Friday, October 5, 2001 Volume 67, Issue 32


 
 









 
Take a Ride

Director leads young cast, viewers in smart, engaging thriller 
Joy Ride
Starring Steve Zahn, Paul Walker
3.5 stars
20th Century Fox
Rated R


By Geronimo Rodriguez
Daily Cougar Staff

How many directors can say their film was snubbed at the Oscars for being released on cable instead of at the theaters?


Merie W. Wallace/20th Century Fox


(Pictured from left to right) Lewis (Paul Walker), Venna (Leelee Sobieski) and Fuller (Steve Zahn) flee from a vicious trucker out for revenge.


John Dahl can, but don't be surprised if he doesn't mention what happened when his film, The Last Seduction, missed out on Tinseltown's
red-carpet glory.

The subtle, mild-mannered director isn't known for stealing the spotlight or smothering his films with a self-indulgent style.

Instead, Dahl is more known for his film noir approach and ability to capture a world of open, dry land that serves as the backdrop for most of
his suspenseful stories.

While Dahl's previous works have never been even close to being considered teen flicks, he takes a chance in the mainstream world and
comes up with an entertaining film in Joy Ride.

Ironically, when watching Dahl's latest movie, it's safe to say he never does anything to remind audiences of films such as Scream and I
Know What You Did Last Summer.

Joy Ride's first impressions from the trailers may have moviegoers thinking this film belongs in the teen/horror genre that is known for being
more mindless than suspenseful.

But with good chemistry between the characters and the presence of an excellent storyteller, Joy Ride barrels over those plot holes in the first
few minutes of the film, only to take audiences for an amusing, thrilling ride.

College freshman Lewis Thomas (Paul Walker) plans to hit the open road with a platonic friend, Venna (Leelee Sobieski), who just split from
her boyfriend.

Soon the wide-eyed Lewis sees things changing between him and Venna, but he finds a fork in the road when he hears his older brother,
Fuller (Steve Zahn), was arrested for drunk and disorderly conduct.

From here, all roads lead to trouble as Lewis decides that three square meals a day aren't good enough for his older brother and makes
Fuller's bail.

Fuller isn't really that much of a pest of an older brother to Lewis; he's just the kind of person who goes too far to get a few laughs.

In this case, Fuller pushes Lewis to play a joke on a trucker, who is handled "Rusty Nail," with their newly installed Citizen's Band radio.

Apparently, "Rusty Nail" has deep problems with being laughed at and seeks ultimate revenge by shifting the pranks to another level, with the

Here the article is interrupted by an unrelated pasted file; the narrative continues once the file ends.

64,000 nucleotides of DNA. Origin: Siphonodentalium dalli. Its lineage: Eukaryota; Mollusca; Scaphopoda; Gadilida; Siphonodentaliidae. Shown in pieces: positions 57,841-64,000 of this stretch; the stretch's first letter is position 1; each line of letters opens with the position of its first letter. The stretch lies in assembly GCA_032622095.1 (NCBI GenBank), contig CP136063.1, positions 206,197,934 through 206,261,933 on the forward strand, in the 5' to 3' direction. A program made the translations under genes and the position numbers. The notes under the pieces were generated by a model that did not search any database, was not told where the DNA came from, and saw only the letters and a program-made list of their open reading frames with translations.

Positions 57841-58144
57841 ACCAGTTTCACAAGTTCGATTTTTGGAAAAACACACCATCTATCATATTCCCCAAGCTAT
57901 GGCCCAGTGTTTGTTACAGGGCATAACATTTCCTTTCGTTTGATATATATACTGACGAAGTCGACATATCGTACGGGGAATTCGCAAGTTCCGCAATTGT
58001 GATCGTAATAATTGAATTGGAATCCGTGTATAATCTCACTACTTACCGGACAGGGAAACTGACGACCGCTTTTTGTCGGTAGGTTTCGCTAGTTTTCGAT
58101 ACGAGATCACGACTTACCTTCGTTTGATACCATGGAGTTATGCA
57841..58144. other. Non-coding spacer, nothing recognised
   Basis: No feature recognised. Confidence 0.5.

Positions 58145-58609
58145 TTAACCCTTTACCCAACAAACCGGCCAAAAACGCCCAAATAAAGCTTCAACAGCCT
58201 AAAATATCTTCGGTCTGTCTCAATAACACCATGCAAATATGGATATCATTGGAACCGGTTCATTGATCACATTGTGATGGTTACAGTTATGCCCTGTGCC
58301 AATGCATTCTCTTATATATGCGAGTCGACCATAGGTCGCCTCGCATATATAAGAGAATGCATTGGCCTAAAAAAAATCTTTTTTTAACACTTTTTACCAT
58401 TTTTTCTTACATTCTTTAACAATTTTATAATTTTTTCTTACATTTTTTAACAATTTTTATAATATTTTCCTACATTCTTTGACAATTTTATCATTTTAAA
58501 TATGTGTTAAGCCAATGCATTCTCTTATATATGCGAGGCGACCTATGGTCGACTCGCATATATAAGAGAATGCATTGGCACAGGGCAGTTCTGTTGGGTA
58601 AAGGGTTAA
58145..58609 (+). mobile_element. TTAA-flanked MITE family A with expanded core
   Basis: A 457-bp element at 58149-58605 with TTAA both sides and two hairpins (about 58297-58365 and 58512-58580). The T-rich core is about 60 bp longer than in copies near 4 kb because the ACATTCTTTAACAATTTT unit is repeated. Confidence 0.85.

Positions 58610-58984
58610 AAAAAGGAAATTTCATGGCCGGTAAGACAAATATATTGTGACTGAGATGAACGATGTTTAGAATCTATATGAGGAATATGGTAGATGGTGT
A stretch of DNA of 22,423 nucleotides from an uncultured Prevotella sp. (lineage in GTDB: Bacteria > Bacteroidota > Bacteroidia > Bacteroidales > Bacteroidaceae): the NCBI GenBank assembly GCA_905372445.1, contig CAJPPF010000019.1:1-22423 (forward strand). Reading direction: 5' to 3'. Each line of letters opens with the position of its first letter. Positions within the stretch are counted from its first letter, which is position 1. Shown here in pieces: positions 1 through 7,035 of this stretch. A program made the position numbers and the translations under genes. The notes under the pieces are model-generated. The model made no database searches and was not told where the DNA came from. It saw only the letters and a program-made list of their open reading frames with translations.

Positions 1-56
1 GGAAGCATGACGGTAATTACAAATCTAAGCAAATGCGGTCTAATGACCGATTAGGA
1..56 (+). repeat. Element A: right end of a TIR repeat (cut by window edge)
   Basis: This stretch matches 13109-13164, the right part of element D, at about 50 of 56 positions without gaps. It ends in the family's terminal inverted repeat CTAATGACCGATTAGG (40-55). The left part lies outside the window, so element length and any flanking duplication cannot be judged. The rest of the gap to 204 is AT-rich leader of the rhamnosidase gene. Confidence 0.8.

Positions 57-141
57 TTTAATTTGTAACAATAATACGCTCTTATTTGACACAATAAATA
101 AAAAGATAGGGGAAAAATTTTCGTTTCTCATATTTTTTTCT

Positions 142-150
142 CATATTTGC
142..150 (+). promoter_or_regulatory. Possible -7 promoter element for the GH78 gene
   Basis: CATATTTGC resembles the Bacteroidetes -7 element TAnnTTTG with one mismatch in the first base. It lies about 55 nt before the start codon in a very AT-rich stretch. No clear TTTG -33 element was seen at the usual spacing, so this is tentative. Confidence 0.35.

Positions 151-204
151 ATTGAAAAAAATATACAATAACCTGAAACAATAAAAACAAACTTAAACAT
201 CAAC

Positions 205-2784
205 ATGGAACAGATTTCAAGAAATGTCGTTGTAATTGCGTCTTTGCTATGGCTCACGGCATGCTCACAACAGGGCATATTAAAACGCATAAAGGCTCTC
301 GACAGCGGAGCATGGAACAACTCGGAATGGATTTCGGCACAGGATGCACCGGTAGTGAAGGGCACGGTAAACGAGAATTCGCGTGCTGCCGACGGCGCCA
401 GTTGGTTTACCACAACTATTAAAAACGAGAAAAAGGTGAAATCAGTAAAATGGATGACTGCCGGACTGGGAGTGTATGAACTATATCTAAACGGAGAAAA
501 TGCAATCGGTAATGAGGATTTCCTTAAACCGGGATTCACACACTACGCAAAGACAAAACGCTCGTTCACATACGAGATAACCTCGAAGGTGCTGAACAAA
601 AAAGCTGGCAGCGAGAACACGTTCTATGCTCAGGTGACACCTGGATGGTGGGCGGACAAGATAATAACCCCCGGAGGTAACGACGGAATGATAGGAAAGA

two brothers being the butt of the jokes.

The story takes a chance and begins with this premise that will have audiences wondering if they've just made a mistake by paying for a film
that'll turn out to be a never-ending chase between a mysterious, dark figure and a couple of teens.

But once the film gets up to speed, it's clear Dahl did not intend to make audiences sit through another one of those films.

Instead, Dahl skillfully delivers a film with suspense and humor, illustrating how a quality director can improve an average story line.

Just think of Dahl taking simple concepts from a number of past films and deciding how to sharpen those ideas to accommodate the film's
premise.

"It seems to me that people enjoy themselves better when they're laughing and if you can balance that, it's just more entertaining," Dahl said.
"When you're scared and laughing at the same time, it just makes the experience a lot more intense."

Another good thing in Dahl's approach to Joy Ride is how he avoids all the concepts similar films have worn out and subsequently made
impossible to watch.

There won't be any ridiculous chase scenes where the victims can clearly get away, but don't, only to be stabbed or strangled without putting
up a fight.

And don't worry about "Rusty Nail" wearing a mask similar to the hideous cherub-face in Valentine; we never see the deranged trucker's face,
we only hear his rough voice from the CB radio throughout the film.

As for the acting, Walker (The Fast and the Furious) and Sobieski (The Glass House) fill their roles as Lewis and Venna, respectively, with
enough effort to counter Dahl's storytelling.

But these two performances are clearly overshadowed by Zahn's (Saving Silverman) entertaining character, whose scene-stealing antics,
which establish the direction this film is going.

Zahn, who has done his slurred-speaking, dry-humor bit in a number of films (including the Steven Soderberg's hugely underrated Out of
Sight), also offers a realistic sense of chemistry between his character and other characters, a strong attribute for any film.

"I just always try to make certain situations different, unique," Zahn said.

According to Dahl, this would be an understatement. Dahl, who met Zahn when he was casting for the part in Rounders that went to Edward
Norton, spoke highly of Zahn's talent for combining the suspense and humor in the film.

"The thing is that Steve could remain sympathetic throughout the turns in the story," Dahl said. "I think he's a gifted dramatic actor but he's also
incredibly funny."

Ultimately, Joy Ride is an engaging story that never intends to reinvent any genre; it's simply Dahl, an excellent director, showing how a good
thriller is done.
 
 
 
 
 

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